My Favorites

Thursday, February 9, 2012

Publication - and still more on Book Signings

9 February 2012, Publication - and still more on Book Signings

Introduction: I realized that I need to introduce this blog a little. I wrote the novel Aksinya: Enchantment and the Daemon. The working title was Daemon, and this was my 21st novel. Over the last year, I gave you the entire novel in installments that included commentary on the writing. In the commentary, in addition to other general information on writing, I explained, how the novel was constructed, the metaphors and symbols in it, the writing techniques and tricks I used, and the way I built the scenes. You can look back through this blog and read the entire novel.

I'm using this novel as an example of how I produce, market, and eventually (we hope) get a novel published. I'll keep you informed along the way.

Today's Blog: To see the steps in the publication process, go to my writing website and select "production schedule," you will be sent to

Here is the list of ideas for advertising--there are more and I'll add to the list as we go along.  I'm certainly not an expert in all these, but I've dabbled in all of them.  I'll try to relate my experience and the degree of that experience to you.

1.  Have a website for your novel.
2.  Write a blog.
3.  Advertise.
4.  Literary awards.
5.  Book cards.
6.  Contests.
7.  Interviews.
8.  Blog tours.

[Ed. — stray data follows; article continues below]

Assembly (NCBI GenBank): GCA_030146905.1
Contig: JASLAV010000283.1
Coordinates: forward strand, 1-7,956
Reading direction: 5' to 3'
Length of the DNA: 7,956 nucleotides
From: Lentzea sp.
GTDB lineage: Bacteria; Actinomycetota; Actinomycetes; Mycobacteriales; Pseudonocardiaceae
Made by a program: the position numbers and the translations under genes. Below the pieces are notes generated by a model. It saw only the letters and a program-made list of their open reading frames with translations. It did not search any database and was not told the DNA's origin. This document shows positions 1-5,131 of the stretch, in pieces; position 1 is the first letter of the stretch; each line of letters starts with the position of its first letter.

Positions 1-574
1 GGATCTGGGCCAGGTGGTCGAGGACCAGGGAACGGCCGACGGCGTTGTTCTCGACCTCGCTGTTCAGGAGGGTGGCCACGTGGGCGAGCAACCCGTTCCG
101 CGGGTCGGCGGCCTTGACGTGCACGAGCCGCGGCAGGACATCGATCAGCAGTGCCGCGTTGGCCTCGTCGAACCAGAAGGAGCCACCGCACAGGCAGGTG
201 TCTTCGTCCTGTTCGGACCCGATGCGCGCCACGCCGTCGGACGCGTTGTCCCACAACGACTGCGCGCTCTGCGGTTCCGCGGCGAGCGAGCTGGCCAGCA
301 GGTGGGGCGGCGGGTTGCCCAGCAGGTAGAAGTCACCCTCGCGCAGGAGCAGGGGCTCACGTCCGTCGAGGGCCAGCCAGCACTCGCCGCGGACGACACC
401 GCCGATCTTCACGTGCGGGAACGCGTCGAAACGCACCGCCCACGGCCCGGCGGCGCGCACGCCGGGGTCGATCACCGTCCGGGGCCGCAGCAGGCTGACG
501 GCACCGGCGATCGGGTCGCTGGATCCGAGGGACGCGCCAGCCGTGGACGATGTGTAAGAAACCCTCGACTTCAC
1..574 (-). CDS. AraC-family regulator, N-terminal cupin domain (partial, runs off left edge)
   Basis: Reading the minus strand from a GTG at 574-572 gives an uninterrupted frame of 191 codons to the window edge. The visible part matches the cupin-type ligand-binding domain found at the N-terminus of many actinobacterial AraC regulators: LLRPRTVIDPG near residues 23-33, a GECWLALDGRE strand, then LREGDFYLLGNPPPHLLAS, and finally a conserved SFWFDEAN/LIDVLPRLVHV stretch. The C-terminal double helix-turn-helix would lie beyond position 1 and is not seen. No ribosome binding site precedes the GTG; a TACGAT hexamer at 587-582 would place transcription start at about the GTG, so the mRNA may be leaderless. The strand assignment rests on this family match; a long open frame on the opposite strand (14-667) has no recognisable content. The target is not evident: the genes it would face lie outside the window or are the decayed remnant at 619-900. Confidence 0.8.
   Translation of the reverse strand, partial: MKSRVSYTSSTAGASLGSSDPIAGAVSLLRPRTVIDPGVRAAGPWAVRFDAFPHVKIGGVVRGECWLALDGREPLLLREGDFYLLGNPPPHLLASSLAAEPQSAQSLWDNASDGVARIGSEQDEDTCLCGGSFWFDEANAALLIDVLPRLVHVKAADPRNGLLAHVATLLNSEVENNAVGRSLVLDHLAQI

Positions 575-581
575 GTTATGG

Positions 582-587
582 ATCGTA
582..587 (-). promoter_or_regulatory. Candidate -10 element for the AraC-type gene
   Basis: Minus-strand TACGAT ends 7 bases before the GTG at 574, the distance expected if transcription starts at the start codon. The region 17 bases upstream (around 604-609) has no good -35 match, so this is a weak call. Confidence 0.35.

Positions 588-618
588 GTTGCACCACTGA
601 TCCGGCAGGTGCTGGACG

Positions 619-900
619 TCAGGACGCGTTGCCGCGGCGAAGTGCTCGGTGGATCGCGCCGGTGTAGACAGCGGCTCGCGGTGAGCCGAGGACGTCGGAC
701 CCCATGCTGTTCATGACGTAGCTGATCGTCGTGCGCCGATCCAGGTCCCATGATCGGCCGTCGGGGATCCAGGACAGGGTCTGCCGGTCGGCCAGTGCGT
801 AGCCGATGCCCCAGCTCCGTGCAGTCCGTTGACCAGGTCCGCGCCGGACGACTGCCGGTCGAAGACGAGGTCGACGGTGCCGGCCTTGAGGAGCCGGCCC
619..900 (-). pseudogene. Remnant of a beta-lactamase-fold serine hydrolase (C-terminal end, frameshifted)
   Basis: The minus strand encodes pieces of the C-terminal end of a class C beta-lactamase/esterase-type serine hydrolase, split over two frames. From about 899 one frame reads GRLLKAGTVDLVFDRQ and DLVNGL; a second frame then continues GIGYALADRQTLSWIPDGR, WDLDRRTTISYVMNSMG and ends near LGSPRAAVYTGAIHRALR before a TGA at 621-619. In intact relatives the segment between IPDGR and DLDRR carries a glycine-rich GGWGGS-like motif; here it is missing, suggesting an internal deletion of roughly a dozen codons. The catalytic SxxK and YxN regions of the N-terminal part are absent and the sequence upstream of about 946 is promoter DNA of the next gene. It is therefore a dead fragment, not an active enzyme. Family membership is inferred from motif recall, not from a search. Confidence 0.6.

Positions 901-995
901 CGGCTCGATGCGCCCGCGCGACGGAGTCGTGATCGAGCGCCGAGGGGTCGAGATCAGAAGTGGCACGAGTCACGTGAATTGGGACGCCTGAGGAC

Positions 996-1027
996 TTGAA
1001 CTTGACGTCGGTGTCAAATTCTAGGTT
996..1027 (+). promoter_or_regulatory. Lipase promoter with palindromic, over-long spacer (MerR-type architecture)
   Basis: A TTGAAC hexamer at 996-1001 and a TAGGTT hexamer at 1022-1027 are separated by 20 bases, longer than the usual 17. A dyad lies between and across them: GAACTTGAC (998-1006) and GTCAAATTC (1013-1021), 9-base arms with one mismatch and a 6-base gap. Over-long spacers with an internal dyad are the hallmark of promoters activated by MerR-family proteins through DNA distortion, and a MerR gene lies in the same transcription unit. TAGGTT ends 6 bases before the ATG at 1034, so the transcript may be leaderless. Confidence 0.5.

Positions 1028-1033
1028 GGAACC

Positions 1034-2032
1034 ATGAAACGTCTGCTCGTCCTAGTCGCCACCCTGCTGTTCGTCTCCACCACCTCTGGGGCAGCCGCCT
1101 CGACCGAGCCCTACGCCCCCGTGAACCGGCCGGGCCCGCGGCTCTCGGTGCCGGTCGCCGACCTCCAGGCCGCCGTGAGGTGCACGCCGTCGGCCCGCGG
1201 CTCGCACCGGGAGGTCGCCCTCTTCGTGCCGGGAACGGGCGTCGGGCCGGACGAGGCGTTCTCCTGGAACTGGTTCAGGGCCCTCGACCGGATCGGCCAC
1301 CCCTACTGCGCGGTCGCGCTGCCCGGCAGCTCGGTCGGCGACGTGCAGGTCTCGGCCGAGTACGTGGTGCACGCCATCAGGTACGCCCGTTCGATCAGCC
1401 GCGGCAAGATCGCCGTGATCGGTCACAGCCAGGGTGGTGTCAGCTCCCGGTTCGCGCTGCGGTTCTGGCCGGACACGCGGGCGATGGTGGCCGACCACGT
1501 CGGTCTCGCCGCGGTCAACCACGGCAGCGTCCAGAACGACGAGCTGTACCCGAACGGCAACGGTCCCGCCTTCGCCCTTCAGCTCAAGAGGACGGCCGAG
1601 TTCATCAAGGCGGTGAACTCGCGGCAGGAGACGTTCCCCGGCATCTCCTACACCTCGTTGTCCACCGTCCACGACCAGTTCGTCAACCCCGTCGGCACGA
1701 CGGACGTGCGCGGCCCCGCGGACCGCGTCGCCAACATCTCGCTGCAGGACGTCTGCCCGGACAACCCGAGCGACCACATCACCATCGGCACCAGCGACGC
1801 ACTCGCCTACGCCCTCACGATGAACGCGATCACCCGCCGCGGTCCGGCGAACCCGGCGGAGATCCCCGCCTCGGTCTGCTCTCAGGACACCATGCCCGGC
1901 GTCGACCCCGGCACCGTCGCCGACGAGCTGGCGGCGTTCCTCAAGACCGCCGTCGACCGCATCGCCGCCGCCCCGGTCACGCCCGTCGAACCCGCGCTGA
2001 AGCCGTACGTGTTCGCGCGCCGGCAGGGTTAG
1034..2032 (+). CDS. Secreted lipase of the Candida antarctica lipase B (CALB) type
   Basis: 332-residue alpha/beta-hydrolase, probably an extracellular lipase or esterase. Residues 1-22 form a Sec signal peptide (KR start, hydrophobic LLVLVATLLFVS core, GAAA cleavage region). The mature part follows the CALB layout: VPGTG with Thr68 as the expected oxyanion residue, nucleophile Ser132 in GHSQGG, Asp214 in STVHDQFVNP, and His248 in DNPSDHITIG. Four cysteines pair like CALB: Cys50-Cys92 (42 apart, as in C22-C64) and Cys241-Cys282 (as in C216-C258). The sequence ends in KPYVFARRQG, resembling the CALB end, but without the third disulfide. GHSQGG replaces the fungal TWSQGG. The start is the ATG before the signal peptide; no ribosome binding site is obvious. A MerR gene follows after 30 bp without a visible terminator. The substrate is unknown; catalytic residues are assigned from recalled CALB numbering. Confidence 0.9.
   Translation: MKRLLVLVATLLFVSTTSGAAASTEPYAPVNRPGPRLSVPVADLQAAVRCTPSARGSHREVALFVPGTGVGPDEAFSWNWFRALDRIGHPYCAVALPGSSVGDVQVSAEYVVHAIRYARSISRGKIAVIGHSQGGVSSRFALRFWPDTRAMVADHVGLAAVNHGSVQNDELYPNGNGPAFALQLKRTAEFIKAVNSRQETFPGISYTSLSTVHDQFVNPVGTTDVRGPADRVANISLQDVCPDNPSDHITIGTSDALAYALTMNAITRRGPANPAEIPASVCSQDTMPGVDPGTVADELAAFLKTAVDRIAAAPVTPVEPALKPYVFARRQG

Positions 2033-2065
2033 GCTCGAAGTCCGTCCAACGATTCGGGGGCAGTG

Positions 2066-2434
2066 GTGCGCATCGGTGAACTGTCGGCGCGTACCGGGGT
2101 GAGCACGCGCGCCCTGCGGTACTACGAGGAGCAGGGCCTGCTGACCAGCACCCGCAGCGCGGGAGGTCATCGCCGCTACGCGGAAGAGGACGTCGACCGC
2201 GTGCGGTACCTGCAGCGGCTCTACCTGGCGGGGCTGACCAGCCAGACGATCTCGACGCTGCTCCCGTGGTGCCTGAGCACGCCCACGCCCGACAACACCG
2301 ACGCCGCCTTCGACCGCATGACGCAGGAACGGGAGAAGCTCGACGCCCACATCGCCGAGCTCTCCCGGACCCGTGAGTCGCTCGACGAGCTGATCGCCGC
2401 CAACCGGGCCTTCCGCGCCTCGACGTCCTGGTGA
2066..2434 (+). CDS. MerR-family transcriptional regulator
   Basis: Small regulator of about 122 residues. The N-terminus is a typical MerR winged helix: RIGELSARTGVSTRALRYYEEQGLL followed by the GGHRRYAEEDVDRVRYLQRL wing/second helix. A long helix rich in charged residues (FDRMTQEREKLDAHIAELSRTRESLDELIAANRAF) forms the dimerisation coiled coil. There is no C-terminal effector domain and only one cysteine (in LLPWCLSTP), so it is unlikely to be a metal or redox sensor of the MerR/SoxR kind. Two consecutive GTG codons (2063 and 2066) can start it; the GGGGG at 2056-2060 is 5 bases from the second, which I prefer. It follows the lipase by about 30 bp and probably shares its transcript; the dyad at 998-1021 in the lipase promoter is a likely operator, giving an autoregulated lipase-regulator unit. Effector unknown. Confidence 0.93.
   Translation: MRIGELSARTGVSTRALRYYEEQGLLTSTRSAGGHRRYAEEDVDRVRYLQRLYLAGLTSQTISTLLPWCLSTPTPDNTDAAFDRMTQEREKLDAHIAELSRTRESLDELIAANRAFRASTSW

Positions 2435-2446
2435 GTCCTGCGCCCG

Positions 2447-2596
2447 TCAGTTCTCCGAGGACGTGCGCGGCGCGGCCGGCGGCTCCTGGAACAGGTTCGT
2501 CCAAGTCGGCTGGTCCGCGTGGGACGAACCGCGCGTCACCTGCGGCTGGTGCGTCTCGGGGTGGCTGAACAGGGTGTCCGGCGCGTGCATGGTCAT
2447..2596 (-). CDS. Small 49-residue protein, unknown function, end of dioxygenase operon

9.  Press releases.
10.  Speaking and teaching.
11.  e-mailing.
12.  Gifts.
13.  Book signings.
14.  Book trailers
15.  ...

If your books are not distributed through a standard wholesaler, you will have problems placing your books in nationwide bookstores and you will have problems getting a book signing at these kinds of stores.  On the other hand, many independent bookstores will usually be willing to support a book signing and potentially a consignment placement for your books.  You won't make much if any money this way.  Of course the point isn't making money--it is advertising.

Independent bookstores are a great resource for indies and nonstandard distributed publishing (read POD here).  The problem with indie bookstores is they are looking to get their cut, and you won't get much or you might be paying for the privilege.  Many indie bookstores will charge you to have a signing event in their stores.  You might find yourself out $50 to $250 just for the signing.  When you make a deal like this with a bookstore, you can get some great play if they advertise and market for you.  Sometimes the $50 to $250 just buys tea and cookies and you still have to run all (or most of) the advertising.
I'll write more about the details (where and when) of book signings tomorrow.

I'll repeat my published novel websites so you can see more examples:, and the individual novel websites:,,,,, and

No comments:

Post a Comment